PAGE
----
This category includes riders with the ability to maintain a steady and strong pace for several hours. It has been reported that on windy days, rainy days ad any other day this category have the most thankless duty of setting the pace for the race (Liggett, Raia and Lewis).
This category often forms the biggest percentage of a team’s riders. Their duty includes going to the head of the pack and acting as wind breaks. As the cyclists who control the mood of the race their contribution is invaluable yet their individual time for glory is rare (Liggett, Raia and Lewis). This group expends the most energy on the team since they do not have the benefit of drafting.
Frankie Andreu of Michigan is among the most popular rouleurs. He has completed the Tour de France nine times and holds the current American record for finishes (Liggett, Raia and Lewis). He retired in 2000 following 12 years of professional cycling packed with hard work.
He managed to accomplish a second place finish in a Tour de France stage. He managed eighth position in the 1988 Seoul Olympic road race and fourth position in the 1996 Olympic rod race in Atlanta (Liggett, Raia and Lewis).
Another category of riders that will be considered is that of the time trial specialists. In the time trials the cyclists compete rider against rider and cyclists advance based on their own skills. These races are often referred to as the Race of Truth (Liggett, Raia and Lewis).
In these races, the best racers master an ability to pedal at a sustained high rate of speed without exceeding their individual cardio vascular limits. For this reason time trialists and the bikes they ride represent the epitome of cycling efficiency (Liggett, Raia and Lewis).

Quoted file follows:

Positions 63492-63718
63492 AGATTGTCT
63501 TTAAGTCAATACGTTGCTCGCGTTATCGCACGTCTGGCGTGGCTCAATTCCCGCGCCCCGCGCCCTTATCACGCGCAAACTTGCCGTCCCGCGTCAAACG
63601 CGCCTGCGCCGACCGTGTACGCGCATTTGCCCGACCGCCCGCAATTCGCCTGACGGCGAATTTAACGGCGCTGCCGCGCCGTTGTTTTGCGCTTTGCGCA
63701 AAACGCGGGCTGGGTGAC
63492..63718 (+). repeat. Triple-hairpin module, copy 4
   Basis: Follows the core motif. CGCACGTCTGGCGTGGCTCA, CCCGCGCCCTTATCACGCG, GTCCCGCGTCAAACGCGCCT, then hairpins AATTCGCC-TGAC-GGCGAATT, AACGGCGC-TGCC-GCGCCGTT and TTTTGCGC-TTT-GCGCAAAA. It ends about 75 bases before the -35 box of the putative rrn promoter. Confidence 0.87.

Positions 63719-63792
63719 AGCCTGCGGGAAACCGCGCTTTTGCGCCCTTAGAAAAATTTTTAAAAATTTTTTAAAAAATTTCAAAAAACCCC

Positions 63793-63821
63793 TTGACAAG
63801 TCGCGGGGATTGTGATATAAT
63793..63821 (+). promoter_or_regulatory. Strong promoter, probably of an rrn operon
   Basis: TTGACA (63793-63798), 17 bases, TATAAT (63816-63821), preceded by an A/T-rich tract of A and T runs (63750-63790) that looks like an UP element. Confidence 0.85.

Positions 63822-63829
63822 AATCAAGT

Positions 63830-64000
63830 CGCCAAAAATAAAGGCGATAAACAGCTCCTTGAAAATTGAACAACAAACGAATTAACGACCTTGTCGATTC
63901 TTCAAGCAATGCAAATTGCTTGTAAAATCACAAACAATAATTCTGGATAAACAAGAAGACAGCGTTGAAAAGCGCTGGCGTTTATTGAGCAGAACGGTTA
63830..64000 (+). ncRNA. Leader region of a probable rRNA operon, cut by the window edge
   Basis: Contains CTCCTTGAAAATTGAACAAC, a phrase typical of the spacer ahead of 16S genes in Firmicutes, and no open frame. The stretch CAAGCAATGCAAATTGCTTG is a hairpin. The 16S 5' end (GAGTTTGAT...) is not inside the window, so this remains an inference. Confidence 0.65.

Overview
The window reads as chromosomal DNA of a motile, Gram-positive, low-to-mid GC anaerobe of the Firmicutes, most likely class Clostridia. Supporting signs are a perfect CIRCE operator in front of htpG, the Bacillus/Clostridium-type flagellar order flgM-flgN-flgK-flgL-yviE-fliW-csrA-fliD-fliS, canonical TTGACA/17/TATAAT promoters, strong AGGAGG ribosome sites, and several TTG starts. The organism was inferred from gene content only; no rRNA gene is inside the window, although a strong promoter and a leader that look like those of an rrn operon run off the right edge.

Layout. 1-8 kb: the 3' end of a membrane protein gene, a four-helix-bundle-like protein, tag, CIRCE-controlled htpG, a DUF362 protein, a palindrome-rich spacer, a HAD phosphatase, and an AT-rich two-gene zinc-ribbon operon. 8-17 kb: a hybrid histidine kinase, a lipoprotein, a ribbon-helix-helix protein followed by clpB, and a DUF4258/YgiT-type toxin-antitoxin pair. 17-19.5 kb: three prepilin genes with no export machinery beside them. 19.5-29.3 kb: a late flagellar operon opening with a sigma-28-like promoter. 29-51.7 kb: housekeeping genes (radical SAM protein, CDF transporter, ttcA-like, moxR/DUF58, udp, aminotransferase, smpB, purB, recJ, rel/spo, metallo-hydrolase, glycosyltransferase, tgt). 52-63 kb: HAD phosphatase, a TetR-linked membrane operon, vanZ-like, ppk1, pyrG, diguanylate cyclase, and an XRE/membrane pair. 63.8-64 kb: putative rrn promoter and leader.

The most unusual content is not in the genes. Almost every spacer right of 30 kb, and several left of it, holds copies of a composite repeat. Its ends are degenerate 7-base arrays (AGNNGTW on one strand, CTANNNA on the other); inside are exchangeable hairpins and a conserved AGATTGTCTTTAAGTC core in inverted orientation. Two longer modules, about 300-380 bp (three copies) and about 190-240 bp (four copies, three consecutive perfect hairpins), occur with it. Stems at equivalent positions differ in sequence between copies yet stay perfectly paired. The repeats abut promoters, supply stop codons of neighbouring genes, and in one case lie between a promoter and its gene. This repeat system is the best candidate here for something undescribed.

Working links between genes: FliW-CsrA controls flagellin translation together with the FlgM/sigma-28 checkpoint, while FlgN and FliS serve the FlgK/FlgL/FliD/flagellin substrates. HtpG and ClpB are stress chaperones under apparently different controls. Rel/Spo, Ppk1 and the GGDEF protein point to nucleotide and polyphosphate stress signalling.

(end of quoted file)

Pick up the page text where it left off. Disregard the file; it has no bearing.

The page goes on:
In these races everything is state of the art. The equipment used is aero dynamic and designed for maximum performance. For this reason teams spend countless hours and money on development and refinement of equipment (Liggett, Raia and Lewis). In this category of riders one great name is that of Greg LeMond.
He became the first American to win the Tour de France in 1986. He later returned to the race in 1989 and recorded a monumental victory. In this race he used two novel approaches to win the race in the closest finish in the history of the Tour (Liggett, Raia and Lewis).
His first approach was to decline to receive his time recordings and opted to ride the race based on his feelings. He also used triathlete handle bars that allowed him an aerodynamic tuck. These strategies allowed him to narrow his time deficiency and win the Tour by eight seconds (Liggett, Raia and Lewis).
A discussion on the Tour de France would not be compete without mentioning one of the most popular racers to ever be associated with the Tour, Lance Armstrong. As a professional cyclist he first managed to win the Tour in 1999 amid stiff competition.
During this race the first eight stages had been characterized by a back and forth struggle among the contenders. However, in the ninth stage, an exceptionally difficult stage characterized by an especially difficult climb, Lance Armstrong managed to come out victorious (Bradley 25).